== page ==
Monday, March 28, 2016

The Classics - Opening Lines: The Tale of Peter Rabbit by Beatrix Potter

"Once upon a time there were four little Rabbits, and their names were--Flopsy, Mopsy, Cotton-tail, and Peter. They lived with their Mother in a sand-bank, underneath the root of a very big fir-tree." 
(Published 1902)
I love the classics and plan to share some "opening lines" over the coming months. Comment if you like, or read for inspiration. Writing styles were different then, but were they really?

Sharon M. Himsl

Writer/Author. Blogging since 2011. 
Published with Evernight Teen: 
~~The Shells of Mersing

Monday, March 21, 2016

A-Z Theme Reveal: Pioneer Women in Aviation

Honestly, I woke up this morning determined to write my 'I'm backing out' post, but then I read some of the A-Z theme reveals and got excited again. SO I'm accepting the Challenge and announcing my THEME REVEAL:

Pioneer Women in Aviation

Aviation is a big topic for me, one I'm passionate about by default, mainly because I have so many people in my family who are interested in and actively involved in the Field of Aviation. There is my husband who built his own airplane in our garage; my brother who supervises the repairs/installs of radio systems in float planes; a niece (and husband) who fly jets for the air force; a nephew who is an airplane mechanic and wants to be a pilot. The list continues to grow.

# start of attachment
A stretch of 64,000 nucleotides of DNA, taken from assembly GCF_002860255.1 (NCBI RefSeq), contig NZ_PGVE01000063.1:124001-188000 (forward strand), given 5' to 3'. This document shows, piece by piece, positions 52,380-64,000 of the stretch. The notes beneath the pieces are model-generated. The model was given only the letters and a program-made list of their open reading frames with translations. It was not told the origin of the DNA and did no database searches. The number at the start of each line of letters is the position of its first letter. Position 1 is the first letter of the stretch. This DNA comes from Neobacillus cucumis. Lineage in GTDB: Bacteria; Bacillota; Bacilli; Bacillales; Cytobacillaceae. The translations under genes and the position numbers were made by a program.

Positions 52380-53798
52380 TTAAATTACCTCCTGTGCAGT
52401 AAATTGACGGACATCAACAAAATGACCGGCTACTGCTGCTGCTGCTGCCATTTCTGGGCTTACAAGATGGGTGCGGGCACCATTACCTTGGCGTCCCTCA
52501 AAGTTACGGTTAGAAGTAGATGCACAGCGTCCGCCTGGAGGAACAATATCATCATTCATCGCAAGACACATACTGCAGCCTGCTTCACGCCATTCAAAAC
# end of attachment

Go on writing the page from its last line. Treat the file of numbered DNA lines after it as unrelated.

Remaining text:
There is little wonder I now live in an air park home with a hangar for a garage and have pilots for neighbors. I've never had a personal interest in flying, other then as a safety backup for my husband (a future story?). But my interest in Women in History easily translates to Women in Aviation, and there are many, many wonderful stories that continue to this day. For the sake of numbers, I'm narrowing the focus to female pioneers (mostly pre-1930s), some of whom you'll recognize, but most, probably not. In addition to Americans, I'm including international women. SO, come join me, tag along and learn something new about your sisters in history.


The Classics - CLOSING LINES: Alice's Adventures in Wonderland by Lewis Carroll

 "Lastly, she pictured to herself how this same little sister of hers would, in the after-time, be herself a grown woman; and how she would keep, through all her riper years, the simple and loving heart of her childhood: and how she would gather about her other little children, and make their eyes bright and eager with many a strange tale, perhaps even with the dream of Wonderland of long ago: and how she would feel with all their simple sorrows, and find a pleasure in all their simple joys, remembering her own child-life, and the happy summer days."     (Published 1865)